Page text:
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Friday, April 30, 2010

Another great series from Cussler

Serpent by Clive Cussler

The book begins in the prologue with a story based on a real shipwreck, the Italian luxury liner SS Andrea Doria, off the shor of Nantucket. Cussler devotes several pages to describing the events up to the collision with the MS Stockholm through the sinking of the Doria, building suspense and creating sympathy for the victims and survivors.

Cussler then whisks us away to Morocco to an archaeological dig including an underwater site. Here we are introduced to Nina Kirov--a tall blond diver who is the owner, president and sole employee of her marine archaeological consultancy firm called Mari-Time Research. While exploring the shoreline and a hidden lagoon, she discovered a carved head with unusual, yet familiar features. She returned to the main camp, reported her findings--except the carved head. That she saved for a friend of hers back home for further research. Nina sent a sketch to her friend at the University of Pennsylvania. Early morning of her third day at the site, Nina narrowly misses being massacred with the rest of the dig team. She escapes by way of the water and is then rescued by ...

Kurt Austin, the Special Assignments team leader in NUMA (National Underwater Marine Agency), is tall with blue eyes and nearly while hair. While rescuing the beautiful Nina Kirov from certain death, Austin unfortunately invites the assassins to finish her off and everyone else aboard the Nereus (a NUMA vessel). With odd of three to nine, Austin, his buddy Joe Zavala and the Captain of the Nereus manage to win against the ninja trained assassins.

Finishing up an assignment in the Yucatan of Mexico, Dr. Gamay Trout--another member of NUMA--has finally arranged a meeting with a VIP from the national anthropological museum in Mexico City. She asked Dr. Chi if there were any archaeological sites in the Yucatan that depicted marine life. Gamay expected to look at drawings of scallops, Dr. Chi showed her instead a nautical scene. While exploring the ruins, they stumbled upon chicleros who loot Mayan ruins and sell the artifacts. These chicleros didn't want their looting business interrupted by curious gringos.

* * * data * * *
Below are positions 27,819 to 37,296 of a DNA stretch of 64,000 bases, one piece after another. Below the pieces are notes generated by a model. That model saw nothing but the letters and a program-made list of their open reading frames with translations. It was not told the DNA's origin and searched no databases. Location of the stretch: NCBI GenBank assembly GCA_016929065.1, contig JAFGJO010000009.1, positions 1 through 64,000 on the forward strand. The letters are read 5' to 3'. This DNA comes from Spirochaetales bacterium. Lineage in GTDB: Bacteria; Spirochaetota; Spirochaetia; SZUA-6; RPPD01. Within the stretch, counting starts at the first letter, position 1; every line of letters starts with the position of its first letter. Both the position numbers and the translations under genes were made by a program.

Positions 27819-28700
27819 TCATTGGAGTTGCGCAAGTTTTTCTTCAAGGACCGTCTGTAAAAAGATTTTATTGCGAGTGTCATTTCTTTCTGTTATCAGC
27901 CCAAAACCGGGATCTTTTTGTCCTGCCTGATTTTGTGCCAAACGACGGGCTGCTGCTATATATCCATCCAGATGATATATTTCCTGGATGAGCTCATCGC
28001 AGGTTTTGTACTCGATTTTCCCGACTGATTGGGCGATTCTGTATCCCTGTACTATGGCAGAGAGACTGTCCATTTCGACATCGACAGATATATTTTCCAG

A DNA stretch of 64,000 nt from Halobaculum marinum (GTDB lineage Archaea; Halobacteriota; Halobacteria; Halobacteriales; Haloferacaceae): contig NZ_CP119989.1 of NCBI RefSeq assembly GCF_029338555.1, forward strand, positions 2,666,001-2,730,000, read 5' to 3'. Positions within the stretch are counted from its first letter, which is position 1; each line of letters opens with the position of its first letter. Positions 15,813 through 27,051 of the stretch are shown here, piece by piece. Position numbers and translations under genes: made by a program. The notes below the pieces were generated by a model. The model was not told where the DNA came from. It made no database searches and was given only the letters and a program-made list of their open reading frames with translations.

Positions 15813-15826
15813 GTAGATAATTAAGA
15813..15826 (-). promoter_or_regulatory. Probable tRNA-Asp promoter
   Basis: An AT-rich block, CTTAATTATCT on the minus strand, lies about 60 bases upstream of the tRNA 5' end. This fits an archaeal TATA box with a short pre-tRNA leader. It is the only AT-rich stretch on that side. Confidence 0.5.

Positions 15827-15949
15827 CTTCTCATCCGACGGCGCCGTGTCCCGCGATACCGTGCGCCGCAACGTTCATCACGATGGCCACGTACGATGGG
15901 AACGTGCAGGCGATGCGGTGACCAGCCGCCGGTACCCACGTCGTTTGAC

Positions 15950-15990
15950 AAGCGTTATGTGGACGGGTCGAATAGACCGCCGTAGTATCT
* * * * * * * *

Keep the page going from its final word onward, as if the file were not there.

So what does an Italian luxury liner, archaeological dig in Morocco, and chicleros in Mexico have in common? That's what Kurt Austin wants to know.

Enter Don Halcon. He is the owner of Halcon Industries which is an umbrella corporation with many divisions. Halcon is also apparrently a descendant of The Brotherhood--a group of fanatics formed in the 1400s to protect the honor of Christopher Columbus. A rumored artifact on the Andrea Doria, the carved head in Morocco and the nautical scenes in Yucatan all suggested pre-Columbian relations between the East and West. Don Halcon wanted it all eliminated and anyone who got in his way.

Clive Cussler is an excellent writer. I've only read the first two Dirk Pitt adventures, but I think I might prefer Kurt Austin and the NUMA files series. While Dirk Pitt comes across rough around the edges, Kurt Austin seemed more of a gentleman. Don't get me wrong, I will definitely read the rest of the Dirk Pitt series, but then will promptly move on to the NUMA files. I found Serpent hard to put down. Cussler's great style shines through even in a new series.